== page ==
I have been using Photoshop as my photo editor for many years. And a few years ago, I also began using Lightroom Classic. I love their flexibility and power. And I love working with Layers and Layer masks. After all, Lightroom Classic and Photoshop are among the most widely used photo editing tools, and I’ve developed a rapport with them.

However, they do require you to pay a $9.99 per month subscription. For those who do not prefer subscriptions, cannot justify the expenditure, or are simply on a tight budget, $120 per year can be hard to swallow. Many might not need that level of manipulation or power.

Thankfully, there are many alternatives to Photoshop and Lightroom. Below I have a look at some of the most popular free photo editors.

Apple Photos

I wrote about Apple Photos earlier. If you have a Mac, it’s already installed on your computer. Photos tucks complex editing tools into several simple controls by default. The layout is extremely intuitive but surprisingly powerful.

A wonderful surprise is the the Retouch feature, which removes spots, blemishes and scratches quite effectively. It allows you to organize and edit your photos, supports RAW files, and create slideshows or even print calendars or photo books. It’s probably best for people who don’t need to do serious professional editing.


Pixlr allows you to edit photos without having to install software, as it is completely web-based.

I stumbled across Pixlr, a free web-based photo editor. During the coronavirus pandemic, I needed to teach math to special education students. I wanted my presentation to be meaningful and vivid, so I used dollar bills and coins. Pixlr allowed me to resize them, move them freely around, and create different backgrounds and more. This made my lessons more effective and fun.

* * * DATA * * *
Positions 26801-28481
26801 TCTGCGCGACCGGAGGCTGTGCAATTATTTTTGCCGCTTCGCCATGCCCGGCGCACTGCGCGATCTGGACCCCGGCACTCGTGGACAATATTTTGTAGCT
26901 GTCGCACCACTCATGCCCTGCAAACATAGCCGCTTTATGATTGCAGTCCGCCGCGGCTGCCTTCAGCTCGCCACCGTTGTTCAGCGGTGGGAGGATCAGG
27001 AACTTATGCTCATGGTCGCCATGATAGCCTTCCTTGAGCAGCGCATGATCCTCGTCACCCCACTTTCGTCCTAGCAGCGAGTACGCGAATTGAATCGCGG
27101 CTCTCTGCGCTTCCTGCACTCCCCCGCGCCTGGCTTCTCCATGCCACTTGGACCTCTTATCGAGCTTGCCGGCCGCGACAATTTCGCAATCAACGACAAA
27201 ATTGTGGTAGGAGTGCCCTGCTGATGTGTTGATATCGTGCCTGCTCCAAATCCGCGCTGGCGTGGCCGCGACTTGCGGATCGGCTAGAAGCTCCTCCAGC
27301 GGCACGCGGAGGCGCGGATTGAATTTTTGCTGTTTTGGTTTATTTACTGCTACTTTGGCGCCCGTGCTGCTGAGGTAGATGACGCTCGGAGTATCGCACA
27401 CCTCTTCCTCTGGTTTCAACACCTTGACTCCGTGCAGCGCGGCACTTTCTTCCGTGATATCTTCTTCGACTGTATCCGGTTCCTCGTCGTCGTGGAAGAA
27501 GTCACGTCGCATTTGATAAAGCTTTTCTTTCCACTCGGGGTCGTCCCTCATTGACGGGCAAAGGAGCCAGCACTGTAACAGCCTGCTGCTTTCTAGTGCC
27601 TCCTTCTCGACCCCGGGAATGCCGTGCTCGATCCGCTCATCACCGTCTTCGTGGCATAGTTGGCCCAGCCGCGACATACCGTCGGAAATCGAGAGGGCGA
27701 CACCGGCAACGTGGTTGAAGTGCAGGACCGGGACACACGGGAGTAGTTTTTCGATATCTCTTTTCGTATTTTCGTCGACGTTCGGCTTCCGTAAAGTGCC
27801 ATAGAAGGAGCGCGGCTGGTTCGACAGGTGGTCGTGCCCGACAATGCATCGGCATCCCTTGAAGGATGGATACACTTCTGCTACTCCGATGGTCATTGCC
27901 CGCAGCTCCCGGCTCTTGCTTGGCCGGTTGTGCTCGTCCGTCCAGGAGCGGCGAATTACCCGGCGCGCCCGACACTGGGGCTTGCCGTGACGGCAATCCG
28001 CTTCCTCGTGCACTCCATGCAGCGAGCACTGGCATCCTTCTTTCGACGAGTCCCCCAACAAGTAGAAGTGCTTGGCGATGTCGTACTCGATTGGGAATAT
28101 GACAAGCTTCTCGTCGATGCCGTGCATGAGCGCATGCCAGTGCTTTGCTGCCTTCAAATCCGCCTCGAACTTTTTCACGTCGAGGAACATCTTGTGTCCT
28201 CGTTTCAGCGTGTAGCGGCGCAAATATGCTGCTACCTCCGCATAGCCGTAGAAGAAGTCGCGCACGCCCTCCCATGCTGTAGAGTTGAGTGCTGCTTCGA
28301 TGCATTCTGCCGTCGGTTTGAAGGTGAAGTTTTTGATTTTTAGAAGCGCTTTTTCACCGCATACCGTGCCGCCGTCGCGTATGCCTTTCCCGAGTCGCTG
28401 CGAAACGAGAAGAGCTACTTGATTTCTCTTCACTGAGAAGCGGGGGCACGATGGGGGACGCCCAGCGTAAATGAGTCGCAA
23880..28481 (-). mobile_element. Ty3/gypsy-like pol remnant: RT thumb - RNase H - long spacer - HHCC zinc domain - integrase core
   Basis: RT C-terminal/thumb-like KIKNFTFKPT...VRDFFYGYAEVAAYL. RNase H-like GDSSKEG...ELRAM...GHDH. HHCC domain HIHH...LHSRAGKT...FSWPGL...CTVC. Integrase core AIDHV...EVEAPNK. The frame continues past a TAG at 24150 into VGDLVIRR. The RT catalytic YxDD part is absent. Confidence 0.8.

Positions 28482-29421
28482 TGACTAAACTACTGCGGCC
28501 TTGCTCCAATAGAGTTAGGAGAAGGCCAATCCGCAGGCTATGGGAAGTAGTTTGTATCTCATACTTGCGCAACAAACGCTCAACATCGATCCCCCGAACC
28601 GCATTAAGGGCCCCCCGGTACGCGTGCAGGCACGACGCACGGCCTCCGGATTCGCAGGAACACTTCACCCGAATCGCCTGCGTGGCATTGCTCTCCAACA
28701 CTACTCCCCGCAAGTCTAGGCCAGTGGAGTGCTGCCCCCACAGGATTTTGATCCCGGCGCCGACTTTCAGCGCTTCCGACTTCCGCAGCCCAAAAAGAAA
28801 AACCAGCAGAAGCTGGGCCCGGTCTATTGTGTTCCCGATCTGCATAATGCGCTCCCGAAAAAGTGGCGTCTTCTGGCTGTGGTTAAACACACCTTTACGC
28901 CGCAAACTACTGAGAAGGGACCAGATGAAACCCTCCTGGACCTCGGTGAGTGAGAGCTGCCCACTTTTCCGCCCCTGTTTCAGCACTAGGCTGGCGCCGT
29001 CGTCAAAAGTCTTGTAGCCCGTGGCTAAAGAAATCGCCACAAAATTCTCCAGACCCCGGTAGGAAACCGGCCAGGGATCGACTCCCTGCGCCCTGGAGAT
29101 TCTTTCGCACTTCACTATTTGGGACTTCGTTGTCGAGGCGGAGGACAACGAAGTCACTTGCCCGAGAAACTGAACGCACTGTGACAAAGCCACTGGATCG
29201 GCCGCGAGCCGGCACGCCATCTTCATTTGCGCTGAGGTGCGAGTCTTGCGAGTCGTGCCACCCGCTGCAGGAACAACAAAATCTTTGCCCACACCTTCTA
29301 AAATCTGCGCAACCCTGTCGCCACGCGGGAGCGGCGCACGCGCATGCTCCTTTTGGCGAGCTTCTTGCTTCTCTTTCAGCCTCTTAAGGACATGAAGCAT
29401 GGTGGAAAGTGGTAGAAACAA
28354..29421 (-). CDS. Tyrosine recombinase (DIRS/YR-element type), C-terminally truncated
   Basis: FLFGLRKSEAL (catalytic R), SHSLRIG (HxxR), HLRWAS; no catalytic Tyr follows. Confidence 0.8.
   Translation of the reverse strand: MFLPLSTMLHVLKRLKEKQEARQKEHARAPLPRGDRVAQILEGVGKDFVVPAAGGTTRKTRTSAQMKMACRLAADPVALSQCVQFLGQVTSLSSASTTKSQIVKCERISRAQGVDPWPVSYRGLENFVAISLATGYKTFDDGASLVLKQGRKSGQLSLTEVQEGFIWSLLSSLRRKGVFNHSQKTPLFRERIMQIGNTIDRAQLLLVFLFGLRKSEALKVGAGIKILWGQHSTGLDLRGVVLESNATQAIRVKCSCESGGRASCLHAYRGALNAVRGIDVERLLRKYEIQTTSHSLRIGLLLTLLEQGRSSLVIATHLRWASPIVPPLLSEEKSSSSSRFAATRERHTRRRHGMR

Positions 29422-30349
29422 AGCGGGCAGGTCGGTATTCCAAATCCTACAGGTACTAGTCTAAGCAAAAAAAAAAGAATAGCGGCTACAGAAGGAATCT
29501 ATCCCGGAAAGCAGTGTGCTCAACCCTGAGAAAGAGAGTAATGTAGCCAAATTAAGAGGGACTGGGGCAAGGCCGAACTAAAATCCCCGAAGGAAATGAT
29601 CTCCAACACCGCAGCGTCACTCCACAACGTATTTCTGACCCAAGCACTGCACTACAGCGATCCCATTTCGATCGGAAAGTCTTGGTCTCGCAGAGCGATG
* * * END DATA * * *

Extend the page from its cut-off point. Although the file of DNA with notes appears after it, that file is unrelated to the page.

Pixlr is an effective, easy-to-use editor that allows you to use filters and brushes, and even allows you to use layers. Of course, you can export your finished products to your hard drive. Pxlr works with various image files, such as PSD, PXD, JPEG, PNG, WebP, SVG and more.

You do need to be online the entire time to use it, of course. The easier, simpler version has a maximum working size of 3840 pixels across. They also have a more sophisticated photo editor and another program that removes backgrounds.

Microsoft Photos

Microsoft Photos is a free photo and video editor and organizer included with Windows! It has five primary modes — Collection, Albums, People, Folders and Video Editor.

While I do most of my work on a Mac, I do have a Windows 10 touchscreen laptop at work. From what little experience I had with it, the ability to touch, enlarge, and move the photos via touchscreen seemed well-implemented.

As a bonus, Microsoft Photos also allows you to identify faces through People Mode. You can name these faces and perform searches for them. It performs all basic editing tools. Like Apple Photos, it’s probably best for people who don’t need to do serious professional editing.


Darktable offers a good Lightroom-like alternative with good community support.

Darktable is a popular photo editor that runs on Linux, Mac and Windows. The interface looks relatively similar to Lightroom Classic. And having used Lightroom for a few years now, that seems to be a good thing.

Like Lightroom, Darktable supports RAW files and has the ability to edit your images non-destructively throughout the entire workflow. And also like Lightroom, it offers digital asset management, so you can organize your photos.

Darktable is also open-source. You don’t need to use code to use it, of course, but if you can write code, you could roll up your sleeves and check out the source code!


Large and in charge, GIMP is an extremely capable and flexible photo editor (and more), so much so that it’s hard to believe it’s actually free. This does have a learning curve, but there is a lot of community support.

I saved the 900-ton gorilla of free photo editors for last. GIMP (GNU Image Manipulation Program) is an extremely powerful, multi-faceted cross-platform image editor available for GNU/Linux, Mac and Windows. And yes, this too is open source, and if you want to again roll up your sleeves and tweak the source code, you may do so.

Because of this, it also has many customization options and third party plugins. This is software that rivals Photoshop in its power and sophistication. It was initially created because Photoshop didn’t run on Linux systems.

So what does it do? Just about everything. It works with Layers, edits just about every way imaginable and opens a multitude of files, including PSD files. You can do all the basic editing, but also manipulate photos, use it for graphic design, create original artwork or drawings, and even an animation package. In fact, this does just about everything except organize your photos.